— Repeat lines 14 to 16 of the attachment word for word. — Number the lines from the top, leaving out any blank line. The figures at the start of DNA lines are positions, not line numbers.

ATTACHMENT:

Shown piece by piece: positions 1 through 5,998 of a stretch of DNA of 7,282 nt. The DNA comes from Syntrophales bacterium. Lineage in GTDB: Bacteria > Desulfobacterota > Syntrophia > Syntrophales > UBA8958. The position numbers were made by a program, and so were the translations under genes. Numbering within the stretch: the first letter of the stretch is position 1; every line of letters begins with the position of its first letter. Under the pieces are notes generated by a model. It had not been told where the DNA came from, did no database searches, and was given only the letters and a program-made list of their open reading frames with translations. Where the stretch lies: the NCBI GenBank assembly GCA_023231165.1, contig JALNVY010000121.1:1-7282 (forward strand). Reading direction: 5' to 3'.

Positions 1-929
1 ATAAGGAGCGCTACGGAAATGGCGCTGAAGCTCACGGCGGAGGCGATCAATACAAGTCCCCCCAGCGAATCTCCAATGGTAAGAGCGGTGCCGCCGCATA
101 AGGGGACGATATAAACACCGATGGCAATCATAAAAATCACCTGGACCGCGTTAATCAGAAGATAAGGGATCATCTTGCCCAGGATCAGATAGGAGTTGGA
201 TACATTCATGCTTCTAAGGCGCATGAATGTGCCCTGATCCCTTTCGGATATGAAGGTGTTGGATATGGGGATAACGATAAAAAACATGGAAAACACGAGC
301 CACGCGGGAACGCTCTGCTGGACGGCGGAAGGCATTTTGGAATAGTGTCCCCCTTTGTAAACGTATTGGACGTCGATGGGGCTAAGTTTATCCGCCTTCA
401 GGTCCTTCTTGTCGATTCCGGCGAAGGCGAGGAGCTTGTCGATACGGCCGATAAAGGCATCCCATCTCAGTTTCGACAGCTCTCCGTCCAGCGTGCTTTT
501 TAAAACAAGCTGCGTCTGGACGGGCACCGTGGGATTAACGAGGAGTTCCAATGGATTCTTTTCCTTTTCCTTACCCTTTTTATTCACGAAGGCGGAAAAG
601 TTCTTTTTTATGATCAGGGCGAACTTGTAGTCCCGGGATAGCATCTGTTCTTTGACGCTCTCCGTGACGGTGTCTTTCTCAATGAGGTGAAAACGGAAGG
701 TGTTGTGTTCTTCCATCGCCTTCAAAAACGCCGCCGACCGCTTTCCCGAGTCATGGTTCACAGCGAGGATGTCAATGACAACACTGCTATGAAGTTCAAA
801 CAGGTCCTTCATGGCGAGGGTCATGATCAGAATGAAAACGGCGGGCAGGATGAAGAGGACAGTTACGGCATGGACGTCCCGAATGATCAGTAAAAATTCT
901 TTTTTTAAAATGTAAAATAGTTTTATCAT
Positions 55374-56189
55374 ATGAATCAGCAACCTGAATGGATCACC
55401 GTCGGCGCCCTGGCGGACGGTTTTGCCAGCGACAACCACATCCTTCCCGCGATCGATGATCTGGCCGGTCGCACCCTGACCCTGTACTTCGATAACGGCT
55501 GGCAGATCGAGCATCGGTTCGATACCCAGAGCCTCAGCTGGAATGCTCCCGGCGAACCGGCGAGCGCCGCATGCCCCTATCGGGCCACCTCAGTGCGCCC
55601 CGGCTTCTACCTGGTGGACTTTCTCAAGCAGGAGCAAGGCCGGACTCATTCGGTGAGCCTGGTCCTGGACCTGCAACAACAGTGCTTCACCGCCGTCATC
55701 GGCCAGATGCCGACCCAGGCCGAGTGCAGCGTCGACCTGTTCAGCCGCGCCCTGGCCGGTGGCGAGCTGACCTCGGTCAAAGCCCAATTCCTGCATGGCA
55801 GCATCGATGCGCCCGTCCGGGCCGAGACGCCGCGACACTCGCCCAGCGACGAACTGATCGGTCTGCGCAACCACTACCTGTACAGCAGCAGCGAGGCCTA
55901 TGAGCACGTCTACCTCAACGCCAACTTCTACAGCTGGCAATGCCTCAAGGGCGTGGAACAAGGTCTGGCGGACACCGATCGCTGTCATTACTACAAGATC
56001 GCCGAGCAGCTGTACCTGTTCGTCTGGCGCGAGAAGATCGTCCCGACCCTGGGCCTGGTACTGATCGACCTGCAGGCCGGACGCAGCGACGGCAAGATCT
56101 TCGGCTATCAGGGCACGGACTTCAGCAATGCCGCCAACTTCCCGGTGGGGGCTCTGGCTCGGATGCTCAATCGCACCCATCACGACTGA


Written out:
55374 ATGAATCAGCAACCTGAATGGATCACC
55401 GTCGGCGCCCTGGCGGACGGTTTTGCCAGCGACAACCACATCCTTCCCGCGATCGATGATCTGGCCGGTCGCACCCTGACCCTGTACTTCGATAACGGCT
55501 GGCAGATCGAGCATCGGTTCGATACCCAGAGCCTCAGCTGGAATGCTCCCGGCGAACCGGCGAGCGCCGCATGCCCCTATCGGGCCACCTCAGTGCGCCC